Even with the healthy dose of skepticism, several educators have told me that schools need to accept that ChatGPT and other AI tools like it are here to stay. Schools, they argue, need to find ways to use the technology for the benefit of teaching and learning while being aware of its potential downsides.

“AI is calling for a fundamental reevaluation” of what the goal of education is, said Chad Towarnicki, an 8th grade English teacher in the 4,800-student Wissahickon school district in Pennsylvania.

What’s different with the arrival of ChatGPT

AI technologies replicate human thinking by training computer systems to do tasks that simulate some of what the human brain can do. They rely on systems that can actually learn, usually by analyzing vast quantities of data and searching out new patterns and relationships. These systems can improve over time, becoming more complex and accurate as they take in more information. (Or they can become more inaccurate if they’re pulling from faulty data).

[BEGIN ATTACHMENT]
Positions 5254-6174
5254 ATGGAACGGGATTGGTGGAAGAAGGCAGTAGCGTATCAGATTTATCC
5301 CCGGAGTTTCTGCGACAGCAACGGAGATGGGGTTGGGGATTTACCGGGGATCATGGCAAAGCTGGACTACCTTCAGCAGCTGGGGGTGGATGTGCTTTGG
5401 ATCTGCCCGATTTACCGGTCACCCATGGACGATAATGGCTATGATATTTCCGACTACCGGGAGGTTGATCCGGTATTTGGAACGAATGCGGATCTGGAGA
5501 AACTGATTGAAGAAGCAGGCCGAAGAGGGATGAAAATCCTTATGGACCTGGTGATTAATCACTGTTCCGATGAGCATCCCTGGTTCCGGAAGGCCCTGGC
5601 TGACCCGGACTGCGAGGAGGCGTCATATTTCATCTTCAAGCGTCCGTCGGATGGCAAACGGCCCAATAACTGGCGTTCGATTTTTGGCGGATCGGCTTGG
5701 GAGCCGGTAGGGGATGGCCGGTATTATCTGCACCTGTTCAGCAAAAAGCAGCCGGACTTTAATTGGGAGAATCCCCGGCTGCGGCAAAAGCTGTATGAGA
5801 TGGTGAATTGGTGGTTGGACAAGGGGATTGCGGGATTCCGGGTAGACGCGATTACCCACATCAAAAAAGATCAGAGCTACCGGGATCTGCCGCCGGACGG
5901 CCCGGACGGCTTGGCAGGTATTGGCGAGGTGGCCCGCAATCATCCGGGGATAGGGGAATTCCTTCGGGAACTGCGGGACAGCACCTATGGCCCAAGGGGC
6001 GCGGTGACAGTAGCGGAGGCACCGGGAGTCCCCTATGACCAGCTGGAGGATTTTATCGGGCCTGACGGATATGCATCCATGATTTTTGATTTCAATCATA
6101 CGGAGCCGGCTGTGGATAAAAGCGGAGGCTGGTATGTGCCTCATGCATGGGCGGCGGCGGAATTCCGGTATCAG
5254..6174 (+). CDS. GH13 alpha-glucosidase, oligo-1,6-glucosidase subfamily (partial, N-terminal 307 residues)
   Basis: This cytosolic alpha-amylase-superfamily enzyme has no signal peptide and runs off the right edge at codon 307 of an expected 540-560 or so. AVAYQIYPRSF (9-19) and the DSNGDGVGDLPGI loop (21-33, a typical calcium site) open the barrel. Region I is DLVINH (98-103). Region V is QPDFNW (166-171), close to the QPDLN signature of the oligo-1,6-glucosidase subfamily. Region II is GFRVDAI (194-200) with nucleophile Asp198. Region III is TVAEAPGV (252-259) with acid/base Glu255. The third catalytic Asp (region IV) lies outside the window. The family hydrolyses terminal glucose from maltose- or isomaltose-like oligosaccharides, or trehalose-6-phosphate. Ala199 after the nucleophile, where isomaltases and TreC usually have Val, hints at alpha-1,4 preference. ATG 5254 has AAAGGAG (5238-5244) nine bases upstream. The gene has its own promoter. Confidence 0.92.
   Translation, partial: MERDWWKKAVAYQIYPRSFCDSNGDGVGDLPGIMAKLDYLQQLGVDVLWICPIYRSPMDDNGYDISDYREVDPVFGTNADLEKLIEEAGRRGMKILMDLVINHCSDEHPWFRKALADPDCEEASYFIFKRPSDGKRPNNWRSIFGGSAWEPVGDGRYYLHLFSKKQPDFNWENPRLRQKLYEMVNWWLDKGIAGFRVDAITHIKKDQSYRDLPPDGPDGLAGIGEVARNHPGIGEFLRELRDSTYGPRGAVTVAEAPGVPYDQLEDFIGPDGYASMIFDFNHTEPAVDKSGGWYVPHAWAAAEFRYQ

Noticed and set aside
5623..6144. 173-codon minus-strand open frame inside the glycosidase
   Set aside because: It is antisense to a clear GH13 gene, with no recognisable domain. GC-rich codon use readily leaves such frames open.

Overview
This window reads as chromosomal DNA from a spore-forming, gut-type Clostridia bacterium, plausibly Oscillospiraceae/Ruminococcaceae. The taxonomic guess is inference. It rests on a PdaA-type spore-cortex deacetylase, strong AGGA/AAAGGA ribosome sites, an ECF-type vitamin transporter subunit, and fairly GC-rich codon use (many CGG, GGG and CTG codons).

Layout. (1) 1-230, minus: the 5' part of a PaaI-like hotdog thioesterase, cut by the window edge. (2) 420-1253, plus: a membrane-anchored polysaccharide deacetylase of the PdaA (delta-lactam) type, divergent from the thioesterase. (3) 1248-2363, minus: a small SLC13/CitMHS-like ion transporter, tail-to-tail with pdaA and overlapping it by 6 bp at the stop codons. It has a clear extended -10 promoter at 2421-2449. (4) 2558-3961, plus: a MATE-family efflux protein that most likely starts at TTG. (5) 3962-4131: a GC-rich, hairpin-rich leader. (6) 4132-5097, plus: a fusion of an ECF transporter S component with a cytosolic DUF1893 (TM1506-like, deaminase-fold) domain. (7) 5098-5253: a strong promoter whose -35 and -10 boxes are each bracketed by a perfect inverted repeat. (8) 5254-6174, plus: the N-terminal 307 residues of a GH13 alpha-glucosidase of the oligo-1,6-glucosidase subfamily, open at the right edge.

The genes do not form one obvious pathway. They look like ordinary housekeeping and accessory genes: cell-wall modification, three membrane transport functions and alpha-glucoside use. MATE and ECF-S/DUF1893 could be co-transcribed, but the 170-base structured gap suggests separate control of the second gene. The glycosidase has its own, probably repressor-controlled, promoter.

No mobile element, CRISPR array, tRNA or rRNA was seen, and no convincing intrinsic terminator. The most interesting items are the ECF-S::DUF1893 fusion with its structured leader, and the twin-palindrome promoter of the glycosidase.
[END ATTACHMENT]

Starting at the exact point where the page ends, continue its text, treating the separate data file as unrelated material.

ChatGPT is an AI-powered tool from research laboratory OpenAI that can hold humanlike conversations and instantly answer seemingly any prompt. But instead of learning a computer programming language to talk to the chatbot, people can just communicate with it in their natural language.

“People began to realize something is different,” said Glenn Kleiman, a senior adviser at the Stanford Graduate School of Education whose research focuses on the potential of AI to enhance teaching and learning. “Suddenly, the capabilities became available to everybody and easily accessible.”

Now, people are using AI to plan trips, draft emails, organize essays, summarize research papers, and write code. In K-12 classrooms, teachers have used ChatGPT to plan lessons, put together rubrics, provide students feedback on assignments, respond to parent emails, and write letters of recommendation.

It’s easy to get wrapped up in the hype surrounding the transformative powers of this next generation of AI—many technology CEOs have been quick to talk up its groundbreaking potential. With its new capabilities, AI can become our co-author, co-pilot, or personal assistant. Sam Altman, the CEO of OpenAI, believes the technology will help people become way more efficient and productive at their jobs. He sees it as an engine for new job creation.

Doomsday scenarios aren’t likely but ‘not impossible’